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Is Huntington's Clash of Civilization Idea Wrong?

Proving Huntington's Clash of Civilization Theory Wrong

By Robert Ménard

Common Ground News Service

Doha - What if the American essayist, Samuel Huntington, the father of the “clash of civilisations” theory, had it wrong? The notion could fly in the face of the widening chasm between public opinion in the Western world and in Arab countries.

Let us try and understand the reasons for this divide starting from two issues that underpin the discourse of political leaders in the Middle East and, more generally, the so-called “Arab street”. Whether on the Israeli-Palestinian conflict or the place of religion in public life, words seem to have a different meaning in Washington, Paris and Cairo.

In regard to the Palestinian problem, Arab leaders have a field day accusing us Westerners of double standards, on the (probably correct) assumption that concepts such as the “international community”, “democracy” or “respect of elections” are invoked by us only when it serves our interests.

The unavoidable consequence is that the other side cannot be trusted. And then a dialogue becomes difficult.

The same applies to respect of religion. On one side, we in the West raise high our covenants, conventions and resolutions on freedom of expression and human rights – as well as our inalienable right to criticism – which have by now become our Decalogue. The other side then espouses the sanctity of Islam and argues that it should be kept immune from mockery and satire.

But mostly we are confronted with our own interdictions. Under cover of memorial laws – in France on the Holocaust, the Armenian genocide and slavery – we have our own taboos too. We hold ours as legitimate taboos, whereas those of others.…

In this dialogue of the deaf, the media play an essential role. They can either help to build bridges or pour oil on the fire of controversy.

It was this observation that brought about the idea of creating a centre for freedom of information in Doha with the aim of securing media freedom through a dialogue between journalists from different cultures and religions, and by helping journalists and media suffering persecution, and providing a safe house for journalists who are under threat in their own country.

This is the first time that an international organisation advocating the defence of human rights and freedom of expression worldwide has been set up beyond the Western world. It will be instrumental in defusing the argument according to which human rights advocacy is the playing ground of the West and all too often serves as an excuse for the promotion of its own interests.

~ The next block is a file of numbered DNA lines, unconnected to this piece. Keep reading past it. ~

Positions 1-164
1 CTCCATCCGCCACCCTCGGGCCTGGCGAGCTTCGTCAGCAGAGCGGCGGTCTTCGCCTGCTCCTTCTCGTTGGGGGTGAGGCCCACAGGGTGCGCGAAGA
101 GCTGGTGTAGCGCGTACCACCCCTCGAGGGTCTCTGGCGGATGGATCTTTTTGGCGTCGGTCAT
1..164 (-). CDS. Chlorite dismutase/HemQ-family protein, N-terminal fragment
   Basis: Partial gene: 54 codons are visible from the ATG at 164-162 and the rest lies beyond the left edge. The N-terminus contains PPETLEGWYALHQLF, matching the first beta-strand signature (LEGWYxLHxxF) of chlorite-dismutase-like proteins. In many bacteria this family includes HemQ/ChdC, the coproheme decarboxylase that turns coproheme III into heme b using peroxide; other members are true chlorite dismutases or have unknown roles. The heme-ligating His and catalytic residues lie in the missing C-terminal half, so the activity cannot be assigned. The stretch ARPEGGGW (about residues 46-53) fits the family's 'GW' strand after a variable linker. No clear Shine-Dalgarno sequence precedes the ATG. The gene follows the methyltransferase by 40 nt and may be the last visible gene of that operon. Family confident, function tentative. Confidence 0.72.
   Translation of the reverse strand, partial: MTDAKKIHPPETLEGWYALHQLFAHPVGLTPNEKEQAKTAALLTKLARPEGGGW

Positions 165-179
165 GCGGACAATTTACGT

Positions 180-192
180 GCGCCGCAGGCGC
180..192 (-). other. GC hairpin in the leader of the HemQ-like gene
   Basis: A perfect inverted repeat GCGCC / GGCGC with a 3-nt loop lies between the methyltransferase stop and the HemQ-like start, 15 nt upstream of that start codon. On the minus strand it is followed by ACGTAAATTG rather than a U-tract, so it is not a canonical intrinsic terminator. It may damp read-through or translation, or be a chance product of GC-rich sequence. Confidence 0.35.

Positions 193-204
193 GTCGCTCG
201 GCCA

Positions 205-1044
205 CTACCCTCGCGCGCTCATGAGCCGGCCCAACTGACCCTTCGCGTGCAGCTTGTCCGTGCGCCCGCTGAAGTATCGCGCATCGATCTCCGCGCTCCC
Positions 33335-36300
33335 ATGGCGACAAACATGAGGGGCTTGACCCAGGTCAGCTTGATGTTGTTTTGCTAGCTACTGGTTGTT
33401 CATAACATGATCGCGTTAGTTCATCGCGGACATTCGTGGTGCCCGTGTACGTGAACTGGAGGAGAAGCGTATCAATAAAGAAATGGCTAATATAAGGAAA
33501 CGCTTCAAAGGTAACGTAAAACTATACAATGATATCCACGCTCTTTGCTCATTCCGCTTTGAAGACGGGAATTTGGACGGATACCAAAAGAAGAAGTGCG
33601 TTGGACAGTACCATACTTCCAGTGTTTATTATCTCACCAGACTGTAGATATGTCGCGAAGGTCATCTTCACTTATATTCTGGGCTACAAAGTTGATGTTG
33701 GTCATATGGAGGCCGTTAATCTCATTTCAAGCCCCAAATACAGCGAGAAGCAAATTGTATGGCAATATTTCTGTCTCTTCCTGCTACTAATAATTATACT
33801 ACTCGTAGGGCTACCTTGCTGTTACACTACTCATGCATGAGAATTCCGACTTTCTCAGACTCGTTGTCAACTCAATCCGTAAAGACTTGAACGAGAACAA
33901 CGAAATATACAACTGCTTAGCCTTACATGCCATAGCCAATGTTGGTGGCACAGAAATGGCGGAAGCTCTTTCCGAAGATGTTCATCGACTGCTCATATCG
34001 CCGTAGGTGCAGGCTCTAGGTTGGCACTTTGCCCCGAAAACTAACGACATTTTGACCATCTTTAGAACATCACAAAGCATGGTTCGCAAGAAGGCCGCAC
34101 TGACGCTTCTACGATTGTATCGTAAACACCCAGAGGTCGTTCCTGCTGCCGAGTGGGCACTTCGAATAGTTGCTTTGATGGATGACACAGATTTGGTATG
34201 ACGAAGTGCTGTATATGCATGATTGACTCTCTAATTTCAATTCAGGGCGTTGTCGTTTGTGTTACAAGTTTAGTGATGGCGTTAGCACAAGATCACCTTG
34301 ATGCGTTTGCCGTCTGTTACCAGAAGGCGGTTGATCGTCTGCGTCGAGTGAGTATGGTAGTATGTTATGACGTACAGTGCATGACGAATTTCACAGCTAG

So then, why Qatar?

Because this small country views mediation as its calling. Qatar has displayed its mediation ability in Lebanon, with its sponsorship of the intra-Lebanese dialogue this past May, the results of which are well known. It also played a major role in the July release of the Bulgarian nurses held in Libya. Its current efforts to find a solution to the Darfur drama are also making the headlines.

But Qatar is above all one of the rare, very rare countries where Israelis and Palestinians can meet face to face. The governing bodies of the centre include key figures from the Arab and Jewish world, as well as political leaders from the North African and Gulf countries. This important fact should ensure that the centre’s activities will not, for a change, be strictly rhetorical.

The idea is not to add yet another call for dialogue and tolerance to the long list of appeals that have remained a dead letter to this day, but rather to craft tangible responses, visible advances, modest though they be. In this regard, the centre has initiated, together with the Samir Kassir Foundation, a meeting of the Lebanese media for the purpose of preparing a “Code of Good Conduct”, on the belief that a vibrant, uninhibited, uncompromising dialogue is always better than in-fighting, name-calling and intimidation.

Will the Centre generate a different perception? And a different perception of human rights that have been so sorely discredited by certain policies that seek to impose them at gunpoint? For such is the challenge: proving Huntington and his theory wrong.


Robert Ménard is director-general of the Doha Centre for Media Freedom. This article originally appeared in La Tribune des Droits Humains and was written for the Common Ground News Service (CGNews).


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